Instructional Videos: The Latest Trend in Customer Engagement

Instructional videos are popping up all over the social web. Could they be a good fit for your business's marketing strategy?
November 27, 2017

Instructional videos that help do-it-yourselfers understand and overcome challenges are multiplying as brands try to find ways to engage customers and leverage the marketing appeal of video.

“By demonstrating how to use your product, what your product looks like in an end state or just demonstrating your expertise, you are offering value and enticing those who have a genuine interest in learning about your area of expertise or product," says Jason Hsiao, co-founder of New York City-based online video creation platform Animoto.

Instructional Video How-Tos

The fundamental formula for instructional videos is to identify a problem, offer a solution, show how to implement the solution and close with a call to action. Beyond that, however, are a number of best practices that businesses looking to use how-to videos would do well to consider.

A basic rule of instructional videos is to engage customers with images instead of words. 

Video is great for instructions but they actually show rather than tell what you do and how to use your product," Hsiao says.

Another Hsiao tip: Begin with the best part. Often this means starting at the end by showing what the final result of the how-to project looks like. 

Video is great for instructions but they actually show rather than tell what you do and how to use your product.

—Jason Hsiao, co-founder, Animoto

“Unlike a theater-going audience where you know people will watch a movie until the very end, viewers of online video have a much shorter attention span," Hsiao says. “So start with what's most important and ensure people see what the end state can be."

When it comes to customer engagement with video, as with most marketing messages, brevity is best.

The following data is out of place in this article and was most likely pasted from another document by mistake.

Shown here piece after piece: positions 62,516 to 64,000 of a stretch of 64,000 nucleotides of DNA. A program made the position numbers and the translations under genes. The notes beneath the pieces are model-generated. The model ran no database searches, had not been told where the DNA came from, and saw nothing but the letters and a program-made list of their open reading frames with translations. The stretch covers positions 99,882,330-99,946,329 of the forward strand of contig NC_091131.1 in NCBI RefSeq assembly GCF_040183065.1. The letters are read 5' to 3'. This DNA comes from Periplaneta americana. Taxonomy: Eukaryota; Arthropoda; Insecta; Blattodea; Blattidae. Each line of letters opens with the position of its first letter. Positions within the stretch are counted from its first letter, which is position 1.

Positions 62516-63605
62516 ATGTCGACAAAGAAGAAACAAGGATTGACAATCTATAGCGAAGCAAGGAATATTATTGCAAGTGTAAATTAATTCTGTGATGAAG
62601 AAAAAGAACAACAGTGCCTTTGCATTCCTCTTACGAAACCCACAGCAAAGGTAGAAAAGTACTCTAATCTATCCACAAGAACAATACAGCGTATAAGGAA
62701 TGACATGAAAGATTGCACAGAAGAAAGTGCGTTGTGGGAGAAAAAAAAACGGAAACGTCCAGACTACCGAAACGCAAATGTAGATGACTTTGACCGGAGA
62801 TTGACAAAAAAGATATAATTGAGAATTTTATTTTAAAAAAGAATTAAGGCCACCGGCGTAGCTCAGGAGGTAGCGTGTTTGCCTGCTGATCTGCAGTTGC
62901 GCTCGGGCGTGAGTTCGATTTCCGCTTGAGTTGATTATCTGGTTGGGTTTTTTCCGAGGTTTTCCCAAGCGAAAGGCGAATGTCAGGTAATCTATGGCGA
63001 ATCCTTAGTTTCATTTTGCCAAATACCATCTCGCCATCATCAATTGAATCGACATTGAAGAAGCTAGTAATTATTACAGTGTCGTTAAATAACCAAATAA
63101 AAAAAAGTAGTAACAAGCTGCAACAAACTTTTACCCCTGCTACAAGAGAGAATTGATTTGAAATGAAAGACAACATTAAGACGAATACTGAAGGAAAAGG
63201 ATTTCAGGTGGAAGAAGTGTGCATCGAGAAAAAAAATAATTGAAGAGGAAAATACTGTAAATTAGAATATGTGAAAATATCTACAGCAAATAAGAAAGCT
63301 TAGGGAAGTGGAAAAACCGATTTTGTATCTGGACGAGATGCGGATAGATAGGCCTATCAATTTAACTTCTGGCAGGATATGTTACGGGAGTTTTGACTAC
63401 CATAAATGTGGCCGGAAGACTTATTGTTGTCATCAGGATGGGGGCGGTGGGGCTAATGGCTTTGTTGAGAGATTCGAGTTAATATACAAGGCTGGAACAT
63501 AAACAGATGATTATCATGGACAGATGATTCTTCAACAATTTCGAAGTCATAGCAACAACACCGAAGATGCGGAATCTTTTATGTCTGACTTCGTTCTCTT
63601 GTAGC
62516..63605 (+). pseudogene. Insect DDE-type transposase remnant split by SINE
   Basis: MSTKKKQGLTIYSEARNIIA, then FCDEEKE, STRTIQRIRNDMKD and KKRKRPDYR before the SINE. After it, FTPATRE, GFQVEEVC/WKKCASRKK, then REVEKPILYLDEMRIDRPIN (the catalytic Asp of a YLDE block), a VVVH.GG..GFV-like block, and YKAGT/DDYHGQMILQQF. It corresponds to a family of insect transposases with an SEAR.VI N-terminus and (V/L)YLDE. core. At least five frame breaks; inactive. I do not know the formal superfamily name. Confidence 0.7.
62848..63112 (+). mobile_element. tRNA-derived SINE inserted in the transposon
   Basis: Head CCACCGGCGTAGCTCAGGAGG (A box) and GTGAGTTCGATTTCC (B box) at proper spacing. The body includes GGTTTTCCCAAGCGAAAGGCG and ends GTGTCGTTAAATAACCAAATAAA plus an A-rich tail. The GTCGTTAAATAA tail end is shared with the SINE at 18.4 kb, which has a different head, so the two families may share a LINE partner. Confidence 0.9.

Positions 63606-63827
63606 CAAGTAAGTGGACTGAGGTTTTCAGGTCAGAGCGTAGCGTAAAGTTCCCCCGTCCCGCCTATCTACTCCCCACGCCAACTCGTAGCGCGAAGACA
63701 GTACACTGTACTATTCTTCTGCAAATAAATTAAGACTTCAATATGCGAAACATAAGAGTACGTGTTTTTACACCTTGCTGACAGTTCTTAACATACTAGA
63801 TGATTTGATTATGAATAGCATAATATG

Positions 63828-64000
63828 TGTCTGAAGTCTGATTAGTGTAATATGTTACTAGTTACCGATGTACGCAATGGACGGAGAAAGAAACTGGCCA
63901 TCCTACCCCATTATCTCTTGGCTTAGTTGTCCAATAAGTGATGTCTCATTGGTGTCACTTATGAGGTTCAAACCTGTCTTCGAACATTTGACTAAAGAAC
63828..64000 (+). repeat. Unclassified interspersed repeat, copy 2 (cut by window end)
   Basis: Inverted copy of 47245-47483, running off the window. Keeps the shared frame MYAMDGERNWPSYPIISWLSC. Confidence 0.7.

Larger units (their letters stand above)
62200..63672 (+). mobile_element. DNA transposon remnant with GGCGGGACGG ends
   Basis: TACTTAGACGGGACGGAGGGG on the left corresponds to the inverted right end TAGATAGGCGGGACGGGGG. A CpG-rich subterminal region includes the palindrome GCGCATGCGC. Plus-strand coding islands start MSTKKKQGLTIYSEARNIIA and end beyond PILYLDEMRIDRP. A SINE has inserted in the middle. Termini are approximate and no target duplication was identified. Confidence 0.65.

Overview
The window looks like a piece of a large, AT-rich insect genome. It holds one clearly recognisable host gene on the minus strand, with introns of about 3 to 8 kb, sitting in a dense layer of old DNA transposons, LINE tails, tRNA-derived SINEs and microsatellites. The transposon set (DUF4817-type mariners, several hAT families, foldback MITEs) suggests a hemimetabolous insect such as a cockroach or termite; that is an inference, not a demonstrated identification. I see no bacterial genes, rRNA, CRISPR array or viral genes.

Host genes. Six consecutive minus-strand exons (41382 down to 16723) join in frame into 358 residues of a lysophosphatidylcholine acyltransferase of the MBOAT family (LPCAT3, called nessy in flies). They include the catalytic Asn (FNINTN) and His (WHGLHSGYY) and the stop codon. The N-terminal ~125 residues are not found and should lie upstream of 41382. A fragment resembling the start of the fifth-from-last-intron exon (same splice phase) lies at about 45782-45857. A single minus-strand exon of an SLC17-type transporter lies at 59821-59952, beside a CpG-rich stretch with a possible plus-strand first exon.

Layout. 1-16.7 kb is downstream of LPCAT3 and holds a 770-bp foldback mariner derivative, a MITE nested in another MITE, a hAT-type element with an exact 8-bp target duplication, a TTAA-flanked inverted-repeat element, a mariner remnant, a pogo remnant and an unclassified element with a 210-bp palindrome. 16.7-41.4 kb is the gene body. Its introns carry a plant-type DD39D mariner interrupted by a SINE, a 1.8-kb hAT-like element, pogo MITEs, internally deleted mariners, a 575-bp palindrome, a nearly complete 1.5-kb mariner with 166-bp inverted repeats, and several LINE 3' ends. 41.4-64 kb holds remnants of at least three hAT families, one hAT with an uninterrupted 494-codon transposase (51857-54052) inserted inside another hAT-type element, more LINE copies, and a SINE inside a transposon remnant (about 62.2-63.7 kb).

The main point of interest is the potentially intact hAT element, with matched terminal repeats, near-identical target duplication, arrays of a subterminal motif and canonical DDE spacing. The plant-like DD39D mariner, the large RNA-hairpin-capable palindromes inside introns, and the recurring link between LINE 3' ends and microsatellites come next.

“Making your video too long and going into too much detail is one pitfall I see," Hsiao says. “There is always a balance because there will be people interested in all the nuances, but for most of the viewers, they are just getting their head wrapped around how to even do this. Ensuring that you are keeping a high-level point of view when demonstrating your expertise is important."

Taking Mobile and Social Into Consideration

Audio can be the trickiest part of making a good video, but fortunately Hsiao says that audio can be optional for a how-to video that effectively engages customers. Many users will watch videos without the sound on, because they are watching on a mobile device.

“Try to achieve your first instructional video with just text and imagery," he says. “This plays better on social media since the vast majority of videos are viewed with sound off."

Hsiao also suggests devoting effort to making sure the lighting is good when creating instructional videos.

Robby Schlesinger, content marketing manager for New York City-based enterprise video creation platform Videolicious, urges businesses not to assume that social media is the only place customers will engage with their videos.

“Lots of businesses owners have the instinct to immediately go social," Schlesinger says. “But we're finding out that across the board through early to late stages of the purchasing process, customers refer to a supplier's website to make decisions."

Consider shooting your video so that it looks good when viewed in a square format if you expect it to be viewed mostly on mobile devices or on social media platforms such as Facebook or Instagram, Hsiao suggests.

For videos that will be viewed on YouTube or on a business's website, consider creating another version to display in horizontal or landscape format.

Are Instructional Videos Right for You?

Not every product or service is well-suited to how-to videos for customer engagement. Extremely complex processes, for instance, are less likely to make successful instructional videos than those that can be explained in a few minutes. 

“I don't think medical students are going to be watching a YouTube video on how to do open heart surgery," Schlesinger says.

If a business's primary offering consists of a service that it provides using proprietary knowledge or techniques, a how-to video that gives too much detail could actually be counterproductive, Schlesinger says. 

“You don't want to give away the farm," he says.

Instructional videos have proven their worth to food brands, crafter and maker brands and makeup and beauty, Hsiao says. 

“These types of industries have the benefit of already having great visuals and a before-and-after type of story to work with," he says. “And software companies and technology platforms certainly can utilize instructional videos since learning new technology is a hurdle for most people."

Any business that offers a product or service that can show a before-and-after effect of applying its solution can potentially be well-served by a how-to video, Hsiao says. 

“People like a transformation and they like to learn," he says. “Education and entertainment are two types of videos on the internet that people will even pay for because they find so much value there."

Read more articles on content marketing.

Photo: Getty Images